Like the Terminator, Energy Tax Credits Refuse to Die. And now they’re coming for your wallet! Wind and solar tax credits provide a very handsome government (that means your money) subsidy to the wind and solar energy business…a subsidy that gets renewed each time it nears its promised end date. Now the Biden Administration is proposing major increases in those subsidies but is planning on direct payment (of your money) instead of tax credits. If you have the energy, read the details here. 

Buried in the Bill: a Hotel Industry Killer. So, how much do you know about LKEs? Probably nothing unless you’re in the hotel industry. But LKEs, Like Kind Exchanges, are key real estate transaction tools that hoteliers use to grow their business, reinvest capital, create jobs and improve their communities. The problem? The Biden Administration’s “American Families Plan” puts a cap on LKEs that pulls the rug out from under the hotel industry. It’s the kind of interesting sidebar to legislation that the public often doesn’t learn about until it’s too late. Learn more about the importance of LKEs here and here.

Competition in the Electricity Market. A Powerful Idea. Monopolies are bad, right (see our first story)? But many of us around the country live where a monopoly controls our electric power. Peter Roff puts forward the bold idea that we should have more competition in power providers. Since electricity markets with competition saw an average 7% decrease in their energy prices from 2008 to 2017, and markets with monopoly providers saw an average of nearly 19% increase, it is an idea worth considering. An electrifying idea that can you study here.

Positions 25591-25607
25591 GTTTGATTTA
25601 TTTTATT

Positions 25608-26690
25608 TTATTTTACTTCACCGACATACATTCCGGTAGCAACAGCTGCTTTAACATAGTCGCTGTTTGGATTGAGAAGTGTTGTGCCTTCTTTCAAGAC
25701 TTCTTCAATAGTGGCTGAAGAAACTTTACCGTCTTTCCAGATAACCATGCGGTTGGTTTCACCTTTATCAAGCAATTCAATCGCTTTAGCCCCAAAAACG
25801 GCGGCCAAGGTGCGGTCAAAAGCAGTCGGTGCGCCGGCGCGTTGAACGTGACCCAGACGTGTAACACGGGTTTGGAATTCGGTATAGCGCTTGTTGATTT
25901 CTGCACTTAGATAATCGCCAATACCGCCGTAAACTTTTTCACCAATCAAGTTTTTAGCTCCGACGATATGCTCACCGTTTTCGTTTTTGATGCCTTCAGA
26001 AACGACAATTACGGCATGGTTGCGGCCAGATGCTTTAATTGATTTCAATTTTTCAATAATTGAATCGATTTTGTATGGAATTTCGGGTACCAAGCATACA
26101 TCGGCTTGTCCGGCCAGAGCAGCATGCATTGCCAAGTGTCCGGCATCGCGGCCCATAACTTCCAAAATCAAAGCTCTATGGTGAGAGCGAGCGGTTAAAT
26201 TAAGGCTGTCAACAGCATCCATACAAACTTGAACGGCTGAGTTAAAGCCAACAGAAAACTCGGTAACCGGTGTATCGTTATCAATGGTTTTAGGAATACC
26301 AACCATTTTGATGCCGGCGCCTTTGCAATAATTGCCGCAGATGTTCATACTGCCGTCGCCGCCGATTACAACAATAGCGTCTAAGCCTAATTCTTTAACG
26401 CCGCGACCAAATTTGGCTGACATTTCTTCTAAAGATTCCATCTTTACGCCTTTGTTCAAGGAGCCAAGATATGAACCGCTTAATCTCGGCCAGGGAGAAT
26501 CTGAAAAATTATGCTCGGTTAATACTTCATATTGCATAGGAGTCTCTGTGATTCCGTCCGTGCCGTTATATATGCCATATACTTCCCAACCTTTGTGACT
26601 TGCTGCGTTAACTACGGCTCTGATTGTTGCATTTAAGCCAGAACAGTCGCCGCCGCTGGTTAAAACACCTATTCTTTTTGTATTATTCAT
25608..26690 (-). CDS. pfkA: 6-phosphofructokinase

Our Patent System is Patently Absurd. Got a great idea, new product, wonderful new device? Well, patent it and then watch as it is stolen while your patent protections fall prey to flaws in the U.S. Patent system. James Edwards, Executive Director of Conservatives for Property Rights, walks you through the legal and administrative miss mash our system has become, and gives some useful suggestions.

Staff Salaries — Your House versus the White House. You probably don’t actually hand your spouse a weekly paycheck and you may have a maid or helper or two around. Well, the Biden White House has 567 employees costing you, the taxpayer, nearly $50 million a year. It’s the most expensive WH payroll in history (no wonder we can’t afford a maid). Adam Andrzejewski has the full story in Forbes and it’s oddly fascinating, and expensive.

Small Business, the Pandemic and the Government…the Good, the Bad and the Ugly. It wasn’t even good enough for Government work. Whether it was the Paycheck Protection Program or the Economic Injury Disaster Loan Program, the Government’s attempts to help small business through the pandemic were poorly conceived and poorly executed. Yes, it was a big challenge. And in the final analysis, a big failure. The Cato Institute’s William Yeatman takes an in-depth look at how the Small Business Administration’s best laid plans went awry here.


Andresen Blom is a Washington based policy and political analyst and author who has been published in The Wall Street Journal, The Hill, and Politico.